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AfDB’s faults World Bank on Nigeria, Africa’s debt profiles

AfDB’s faults World Bank on Nigeria, Africa’s debt profilesThe African Development Bank has said that the upward debt trend of some African countries did not portend systemic risk of debt distress, as stated by the World Bank.

It also said that the general statement by the World Bank Group insinuating that the AfDB contributed to Africa’s debt problem and that it had lower standards of lending was misleading and inaccurate.

In a statement, it noted that in several news reports, the World Bank President, David Malpass, was recently quoted as saying some multilateral development banks, including the AfDB, had a tendency to lend too quickly and in the process, add to the continent’s debt problems.

The AfDB said the African Development Bank’s Africa Legal Support Facility supported countries to negotiate terms of their royalties and taxes to international companies and terms of their non-concessional loans to some bilateral financiers.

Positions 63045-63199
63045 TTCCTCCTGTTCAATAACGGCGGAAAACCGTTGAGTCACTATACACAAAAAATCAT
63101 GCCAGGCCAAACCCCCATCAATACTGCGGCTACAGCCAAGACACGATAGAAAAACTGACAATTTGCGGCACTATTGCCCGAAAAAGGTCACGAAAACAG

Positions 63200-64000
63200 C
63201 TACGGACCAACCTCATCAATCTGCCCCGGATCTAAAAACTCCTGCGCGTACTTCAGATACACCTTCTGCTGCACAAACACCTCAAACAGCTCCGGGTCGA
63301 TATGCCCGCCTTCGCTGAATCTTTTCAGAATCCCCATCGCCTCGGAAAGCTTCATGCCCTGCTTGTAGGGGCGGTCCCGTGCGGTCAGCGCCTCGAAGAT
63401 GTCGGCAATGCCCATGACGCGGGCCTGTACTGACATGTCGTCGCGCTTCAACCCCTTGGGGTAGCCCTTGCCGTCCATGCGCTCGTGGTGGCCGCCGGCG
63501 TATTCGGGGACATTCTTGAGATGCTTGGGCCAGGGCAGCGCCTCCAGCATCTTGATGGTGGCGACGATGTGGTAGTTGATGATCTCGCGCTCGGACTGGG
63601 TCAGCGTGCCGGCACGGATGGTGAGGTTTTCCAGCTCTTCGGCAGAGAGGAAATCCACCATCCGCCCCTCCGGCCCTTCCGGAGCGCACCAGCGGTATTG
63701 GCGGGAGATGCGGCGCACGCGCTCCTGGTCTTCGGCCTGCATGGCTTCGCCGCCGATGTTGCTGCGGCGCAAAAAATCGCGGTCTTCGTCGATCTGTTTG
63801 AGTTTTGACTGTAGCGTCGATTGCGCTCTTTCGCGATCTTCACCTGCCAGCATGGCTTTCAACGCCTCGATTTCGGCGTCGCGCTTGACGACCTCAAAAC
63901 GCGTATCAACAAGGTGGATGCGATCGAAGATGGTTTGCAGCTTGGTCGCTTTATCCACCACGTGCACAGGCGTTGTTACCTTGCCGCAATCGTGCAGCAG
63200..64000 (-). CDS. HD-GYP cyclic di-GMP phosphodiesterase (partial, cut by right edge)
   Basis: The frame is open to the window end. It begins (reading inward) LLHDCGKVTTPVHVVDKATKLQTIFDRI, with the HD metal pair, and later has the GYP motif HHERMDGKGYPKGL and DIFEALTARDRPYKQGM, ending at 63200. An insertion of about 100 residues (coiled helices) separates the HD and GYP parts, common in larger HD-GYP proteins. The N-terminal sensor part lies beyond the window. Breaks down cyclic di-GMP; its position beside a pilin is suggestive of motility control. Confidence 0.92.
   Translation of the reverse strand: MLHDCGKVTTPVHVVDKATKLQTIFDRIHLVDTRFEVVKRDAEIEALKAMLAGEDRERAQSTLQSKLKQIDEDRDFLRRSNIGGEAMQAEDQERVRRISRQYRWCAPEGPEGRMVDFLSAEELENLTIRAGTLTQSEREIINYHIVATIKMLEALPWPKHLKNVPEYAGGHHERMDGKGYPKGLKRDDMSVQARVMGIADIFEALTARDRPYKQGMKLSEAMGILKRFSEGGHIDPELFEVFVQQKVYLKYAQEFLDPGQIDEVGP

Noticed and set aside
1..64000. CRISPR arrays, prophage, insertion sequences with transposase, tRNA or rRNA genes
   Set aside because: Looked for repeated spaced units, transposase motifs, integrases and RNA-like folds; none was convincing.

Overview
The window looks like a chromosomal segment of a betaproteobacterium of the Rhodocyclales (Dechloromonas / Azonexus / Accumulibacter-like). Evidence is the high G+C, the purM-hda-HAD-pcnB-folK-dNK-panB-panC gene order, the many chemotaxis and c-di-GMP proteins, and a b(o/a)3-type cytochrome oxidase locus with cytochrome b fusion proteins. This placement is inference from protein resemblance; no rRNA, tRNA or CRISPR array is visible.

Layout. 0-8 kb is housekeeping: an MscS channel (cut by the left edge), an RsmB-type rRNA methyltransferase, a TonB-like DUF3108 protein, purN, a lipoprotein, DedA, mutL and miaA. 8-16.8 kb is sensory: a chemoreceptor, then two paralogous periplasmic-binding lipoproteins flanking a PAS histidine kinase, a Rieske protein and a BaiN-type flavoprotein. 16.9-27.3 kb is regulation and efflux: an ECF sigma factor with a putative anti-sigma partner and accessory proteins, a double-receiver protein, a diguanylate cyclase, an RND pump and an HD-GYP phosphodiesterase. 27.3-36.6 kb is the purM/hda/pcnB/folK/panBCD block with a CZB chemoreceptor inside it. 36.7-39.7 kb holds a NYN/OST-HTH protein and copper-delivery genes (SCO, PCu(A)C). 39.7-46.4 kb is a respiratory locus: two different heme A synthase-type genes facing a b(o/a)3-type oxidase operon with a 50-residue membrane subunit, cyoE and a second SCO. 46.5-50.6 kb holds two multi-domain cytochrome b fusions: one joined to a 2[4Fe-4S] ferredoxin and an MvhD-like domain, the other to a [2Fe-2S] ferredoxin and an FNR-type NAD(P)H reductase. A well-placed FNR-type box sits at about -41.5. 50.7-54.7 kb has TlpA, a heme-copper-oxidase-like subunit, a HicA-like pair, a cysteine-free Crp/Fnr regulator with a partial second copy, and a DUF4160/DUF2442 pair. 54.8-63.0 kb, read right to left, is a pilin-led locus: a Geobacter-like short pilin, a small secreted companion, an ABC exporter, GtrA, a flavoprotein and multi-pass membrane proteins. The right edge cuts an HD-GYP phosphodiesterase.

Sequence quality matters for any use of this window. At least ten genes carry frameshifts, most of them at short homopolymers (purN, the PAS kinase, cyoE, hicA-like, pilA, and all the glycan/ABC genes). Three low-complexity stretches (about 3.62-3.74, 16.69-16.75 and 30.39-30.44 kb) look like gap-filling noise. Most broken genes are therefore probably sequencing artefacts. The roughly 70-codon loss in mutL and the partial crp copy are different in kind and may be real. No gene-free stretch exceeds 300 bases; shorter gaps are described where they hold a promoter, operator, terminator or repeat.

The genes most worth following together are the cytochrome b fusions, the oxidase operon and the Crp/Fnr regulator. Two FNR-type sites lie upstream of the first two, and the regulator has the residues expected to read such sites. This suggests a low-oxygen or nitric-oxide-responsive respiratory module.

It stated, “The World Bank, with a more substantial balance sheet, has significantly larger operations in Africa than the African Development Bank. The World Bank’s operations approved for Africa in the 2018 fiscal year amounted to $20.2bn, compared to $10.1bn by the African Development Bank.

“With regard to Nigeria and South Africa, the World Bank’s outstanding loans for the 2018 fiscal year to both countries stood $8.3bn and $2.4bn, respectively.

“In contrast, the outstanding amounts for the African Development Bank Group to Nigeria and South Africa were $2.1bn and $2.0bn, respectively, for the same fiscal year.

“With reference to the countries described as “heavily indebted,” our bank recognises and closely monitors the upward debt trend. However, there is no systemic risk of debt distress.”

The bank said according to the 2020 African Economic Outlook, at the end of June 2019, total public debt in Nigeria amounted to $83.9bn, 14.6 per cent higher than the year before.

That debt, it added, represented 20.1 per cent of the gross domestic product, up from 17.5 per cent in 2018.

Of the total public debt, domestic public debt amounted to $56.7bn while external public debt was $27.2bn (representing 32.4 per cent of total public debt).

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